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Thanks, NICE. But I don’t have 100 years to implement your advice

Hilarious that NICE’s new guidance on sepsis had the nation’s media displaying all the relevant red flags – febrile, tachycardic, breathless, confused etc – though more because of an opportunity to nail GPs again than any true bacteraemia, obvs.

This reveals a staggering misunderstanding of general practice

Not as hilarious, though, as a comment I saw in the Times when reading the story over this morning’s Shreddies. Something like, we GPs should ‘think sepsis’ in the same way that we think ‘heart attack’ in any patient attending with chest pain, ‘whether five or 50’. Hang on, that can’t be right. 50, yes. Five, no. Mind you, I’d only just got up, bleary-eyed and all that. Probably a misread, then, or, if not, a misquote.

So I checked it out later. And there it is on the NICE website. A Professor of Paediatric Immunology & Infectious Diseases saying, ‘This is just like when people come in with chest pain. Whether you’re five years old or 50 years old, the first thing that goes through a clinician’s mind is, could this be a heart attack?’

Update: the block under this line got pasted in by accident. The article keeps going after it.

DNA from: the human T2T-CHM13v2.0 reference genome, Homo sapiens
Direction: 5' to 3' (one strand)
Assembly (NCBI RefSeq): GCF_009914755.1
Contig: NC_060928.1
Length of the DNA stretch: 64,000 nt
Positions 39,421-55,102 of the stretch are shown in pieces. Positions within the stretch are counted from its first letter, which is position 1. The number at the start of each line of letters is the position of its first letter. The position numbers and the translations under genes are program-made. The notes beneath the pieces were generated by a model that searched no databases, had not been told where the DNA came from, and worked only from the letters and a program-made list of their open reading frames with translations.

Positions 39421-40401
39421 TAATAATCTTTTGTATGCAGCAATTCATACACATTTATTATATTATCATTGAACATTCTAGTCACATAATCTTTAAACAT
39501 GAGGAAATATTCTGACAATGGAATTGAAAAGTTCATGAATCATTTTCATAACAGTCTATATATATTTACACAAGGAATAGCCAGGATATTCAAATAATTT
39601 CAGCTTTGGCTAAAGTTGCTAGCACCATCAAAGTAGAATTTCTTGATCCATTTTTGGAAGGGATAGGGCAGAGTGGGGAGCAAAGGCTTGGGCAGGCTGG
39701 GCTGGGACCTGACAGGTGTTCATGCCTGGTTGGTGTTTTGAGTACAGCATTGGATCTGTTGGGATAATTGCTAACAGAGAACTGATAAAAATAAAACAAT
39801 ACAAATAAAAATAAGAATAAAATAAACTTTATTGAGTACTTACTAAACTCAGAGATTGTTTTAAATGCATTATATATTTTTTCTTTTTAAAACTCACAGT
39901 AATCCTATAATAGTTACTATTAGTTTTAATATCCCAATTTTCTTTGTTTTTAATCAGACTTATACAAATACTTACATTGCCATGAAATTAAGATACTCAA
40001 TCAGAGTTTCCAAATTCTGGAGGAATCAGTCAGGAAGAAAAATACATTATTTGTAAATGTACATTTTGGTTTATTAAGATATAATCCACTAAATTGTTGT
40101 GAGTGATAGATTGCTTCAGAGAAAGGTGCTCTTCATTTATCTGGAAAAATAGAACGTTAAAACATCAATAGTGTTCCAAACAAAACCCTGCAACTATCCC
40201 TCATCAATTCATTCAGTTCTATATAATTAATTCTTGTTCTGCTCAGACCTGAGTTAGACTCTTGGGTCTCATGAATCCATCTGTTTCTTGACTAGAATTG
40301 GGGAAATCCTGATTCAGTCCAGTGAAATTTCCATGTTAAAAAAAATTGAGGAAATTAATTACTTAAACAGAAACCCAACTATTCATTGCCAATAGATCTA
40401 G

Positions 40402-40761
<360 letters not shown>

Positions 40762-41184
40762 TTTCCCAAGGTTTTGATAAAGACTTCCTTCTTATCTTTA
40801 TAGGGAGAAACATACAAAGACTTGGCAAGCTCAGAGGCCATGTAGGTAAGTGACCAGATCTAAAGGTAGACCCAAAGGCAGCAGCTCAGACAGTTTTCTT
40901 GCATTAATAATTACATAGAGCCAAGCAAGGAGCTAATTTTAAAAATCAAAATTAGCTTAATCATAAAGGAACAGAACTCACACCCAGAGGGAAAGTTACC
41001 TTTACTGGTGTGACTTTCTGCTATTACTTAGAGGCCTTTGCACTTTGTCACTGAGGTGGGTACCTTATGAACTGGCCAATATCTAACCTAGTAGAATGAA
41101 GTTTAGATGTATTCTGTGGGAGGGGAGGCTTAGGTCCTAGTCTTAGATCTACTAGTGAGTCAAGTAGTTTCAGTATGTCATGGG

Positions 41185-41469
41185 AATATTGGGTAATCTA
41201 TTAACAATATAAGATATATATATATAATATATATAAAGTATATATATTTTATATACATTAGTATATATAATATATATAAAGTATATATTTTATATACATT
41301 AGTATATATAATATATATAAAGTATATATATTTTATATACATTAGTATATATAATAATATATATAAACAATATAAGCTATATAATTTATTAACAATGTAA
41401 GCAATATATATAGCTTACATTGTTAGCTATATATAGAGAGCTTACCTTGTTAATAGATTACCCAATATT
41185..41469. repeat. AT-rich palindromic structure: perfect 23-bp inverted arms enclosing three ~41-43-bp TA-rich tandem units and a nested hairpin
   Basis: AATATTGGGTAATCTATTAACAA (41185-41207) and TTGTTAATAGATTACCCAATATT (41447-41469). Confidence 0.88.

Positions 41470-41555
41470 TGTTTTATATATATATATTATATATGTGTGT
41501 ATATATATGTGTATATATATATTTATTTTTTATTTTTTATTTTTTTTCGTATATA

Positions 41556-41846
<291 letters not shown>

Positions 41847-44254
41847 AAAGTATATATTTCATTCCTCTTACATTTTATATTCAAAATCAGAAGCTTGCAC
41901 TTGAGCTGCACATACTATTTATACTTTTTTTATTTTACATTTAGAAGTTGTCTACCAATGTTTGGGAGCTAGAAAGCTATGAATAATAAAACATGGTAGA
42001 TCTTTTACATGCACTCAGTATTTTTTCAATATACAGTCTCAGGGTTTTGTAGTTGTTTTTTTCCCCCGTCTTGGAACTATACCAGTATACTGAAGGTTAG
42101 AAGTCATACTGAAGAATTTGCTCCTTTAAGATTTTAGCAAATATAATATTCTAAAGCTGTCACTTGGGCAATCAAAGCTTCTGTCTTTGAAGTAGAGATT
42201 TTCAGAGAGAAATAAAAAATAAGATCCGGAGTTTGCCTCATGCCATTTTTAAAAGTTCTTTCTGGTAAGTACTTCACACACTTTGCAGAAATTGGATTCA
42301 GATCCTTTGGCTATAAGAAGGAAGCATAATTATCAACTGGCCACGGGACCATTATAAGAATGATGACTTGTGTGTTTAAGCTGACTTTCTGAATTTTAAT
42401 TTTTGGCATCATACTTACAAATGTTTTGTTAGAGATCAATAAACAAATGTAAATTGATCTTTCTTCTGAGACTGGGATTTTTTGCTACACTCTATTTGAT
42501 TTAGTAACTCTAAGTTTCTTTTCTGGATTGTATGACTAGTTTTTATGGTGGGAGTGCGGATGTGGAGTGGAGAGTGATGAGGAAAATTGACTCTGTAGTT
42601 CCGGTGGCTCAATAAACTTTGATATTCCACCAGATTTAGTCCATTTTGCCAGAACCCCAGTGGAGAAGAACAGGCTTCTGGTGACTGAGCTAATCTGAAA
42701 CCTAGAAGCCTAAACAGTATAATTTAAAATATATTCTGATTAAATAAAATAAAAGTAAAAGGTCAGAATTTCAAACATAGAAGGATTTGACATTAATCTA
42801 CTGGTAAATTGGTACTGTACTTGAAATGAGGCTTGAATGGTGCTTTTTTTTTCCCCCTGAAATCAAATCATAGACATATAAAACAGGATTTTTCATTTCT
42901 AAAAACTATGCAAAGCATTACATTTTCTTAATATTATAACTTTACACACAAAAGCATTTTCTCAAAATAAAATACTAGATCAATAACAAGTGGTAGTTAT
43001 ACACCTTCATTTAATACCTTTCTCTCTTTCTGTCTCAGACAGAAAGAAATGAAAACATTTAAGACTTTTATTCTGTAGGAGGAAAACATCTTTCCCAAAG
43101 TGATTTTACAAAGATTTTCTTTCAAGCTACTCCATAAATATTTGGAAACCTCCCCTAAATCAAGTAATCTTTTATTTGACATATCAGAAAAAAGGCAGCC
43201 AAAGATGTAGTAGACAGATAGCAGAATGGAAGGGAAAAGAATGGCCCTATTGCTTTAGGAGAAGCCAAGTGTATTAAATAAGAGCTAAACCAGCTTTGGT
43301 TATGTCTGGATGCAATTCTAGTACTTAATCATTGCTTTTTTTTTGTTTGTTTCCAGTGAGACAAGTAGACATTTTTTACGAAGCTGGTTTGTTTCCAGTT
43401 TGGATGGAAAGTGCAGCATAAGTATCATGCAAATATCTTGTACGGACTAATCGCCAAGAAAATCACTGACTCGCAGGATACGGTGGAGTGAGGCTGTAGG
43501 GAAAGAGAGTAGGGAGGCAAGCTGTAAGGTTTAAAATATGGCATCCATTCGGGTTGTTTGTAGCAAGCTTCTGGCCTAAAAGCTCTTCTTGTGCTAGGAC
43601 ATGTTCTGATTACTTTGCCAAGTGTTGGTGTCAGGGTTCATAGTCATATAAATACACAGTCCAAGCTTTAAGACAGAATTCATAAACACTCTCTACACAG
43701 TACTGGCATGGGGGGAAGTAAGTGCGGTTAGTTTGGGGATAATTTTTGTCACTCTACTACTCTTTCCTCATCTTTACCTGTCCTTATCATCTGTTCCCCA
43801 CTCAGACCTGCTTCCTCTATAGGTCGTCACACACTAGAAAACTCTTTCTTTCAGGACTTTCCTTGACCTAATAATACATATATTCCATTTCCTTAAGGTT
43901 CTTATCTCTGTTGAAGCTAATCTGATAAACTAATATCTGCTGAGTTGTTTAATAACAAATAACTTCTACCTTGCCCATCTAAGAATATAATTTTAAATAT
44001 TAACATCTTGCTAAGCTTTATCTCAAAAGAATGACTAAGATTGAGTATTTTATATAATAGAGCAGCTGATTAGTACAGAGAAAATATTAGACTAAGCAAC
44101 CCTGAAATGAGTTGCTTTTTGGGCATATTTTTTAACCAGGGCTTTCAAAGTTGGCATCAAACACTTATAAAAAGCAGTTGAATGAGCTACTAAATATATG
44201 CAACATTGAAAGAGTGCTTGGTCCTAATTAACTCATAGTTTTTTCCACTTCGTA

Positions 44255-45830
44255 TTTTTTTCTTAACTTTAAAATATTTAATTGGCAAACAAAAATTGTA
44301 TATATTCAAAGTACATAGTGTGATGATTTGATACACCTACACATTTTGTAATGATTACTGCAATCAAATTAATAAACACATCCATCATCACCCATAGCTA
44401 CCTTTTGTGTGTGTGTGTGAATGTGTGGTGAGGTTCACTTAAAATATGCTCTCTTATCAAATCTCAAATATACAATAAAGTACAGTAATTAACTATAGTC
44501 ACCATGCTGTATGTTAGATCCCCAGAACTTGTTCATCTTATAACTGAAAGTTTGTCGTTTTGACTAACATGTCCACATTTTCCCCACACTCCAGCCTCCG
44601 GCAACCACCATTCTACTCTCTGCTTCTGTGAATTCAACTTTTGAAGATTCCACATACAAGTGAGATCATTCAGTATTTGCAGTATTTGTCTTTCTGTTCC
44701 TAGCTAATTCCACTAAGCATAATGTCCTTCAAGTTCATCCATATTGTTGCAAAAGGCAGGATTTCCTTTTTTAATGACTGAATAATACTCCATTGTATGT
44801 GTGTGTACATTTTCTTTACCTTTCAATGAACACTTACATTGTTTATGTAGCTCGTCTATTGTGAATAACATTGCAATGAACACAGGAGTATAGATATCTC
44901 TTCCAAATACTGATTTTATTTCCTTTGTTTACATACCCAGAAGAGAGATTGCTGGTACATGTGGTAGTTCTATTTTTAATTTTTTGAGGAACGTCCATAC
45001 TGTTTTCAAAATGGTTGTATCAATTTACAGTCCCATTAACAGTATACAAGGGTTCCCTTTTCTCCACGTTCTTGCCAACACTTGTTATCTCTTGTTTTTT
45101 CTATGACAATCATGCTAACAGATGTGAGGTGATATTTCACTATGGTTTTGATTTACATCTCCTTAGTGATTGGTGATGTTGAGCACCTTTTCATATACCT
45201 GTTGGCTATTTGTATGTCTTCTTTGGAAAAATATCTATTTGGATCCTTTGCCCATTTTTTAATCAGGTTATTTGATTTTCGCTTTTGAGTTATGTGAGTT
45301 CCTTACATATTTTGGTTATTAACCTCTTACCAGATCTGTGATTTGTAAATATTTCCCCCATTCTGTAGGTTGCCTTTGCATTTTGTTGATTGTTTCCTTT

Er, no. In the case of the five-year-old, it might be the first thing that goes through the parents’ mind. It might be the first thing that goes through the child’s mind. And it’s definitely the first thing that goes through NHS 111’s mind (or maybe the second, I can’t remember where the ‘Are you pregnant?’ question comes). But it is not the first thing that goes through the GP’s mind.

And there are two good reasons for this. First, what epidemiological data I can find on childhood MI – and, as you can probably guess, there isn’t much – suggests that the average GP will see one every 100 years. Which means I’d have to work nearly three whole careers in general practice to encounter a case, and then it may not come to me, or present with chest pain. And, second, GPs aren’t catastrophists working from protocols. That’s what NHS 111 is for, and that’s why A&Es are overwhelmed. No. We’re trained to take presentations in context, to use common sense and to see and put things in perspective. This does not means assuming every five year old with chest pain has an MI until proven otherwise, it means the opposite.

Not appreciating this reveals a staggering misunderstanding of general practice – which, coming from NICE, is disappointing but unsurprising. On the other hand, it could just have been a throwaway comment. In which case, can we throw it away? 

Dr Tony Copperfield is a GP in Essex. You can follow him on Twitter @DocCopperfield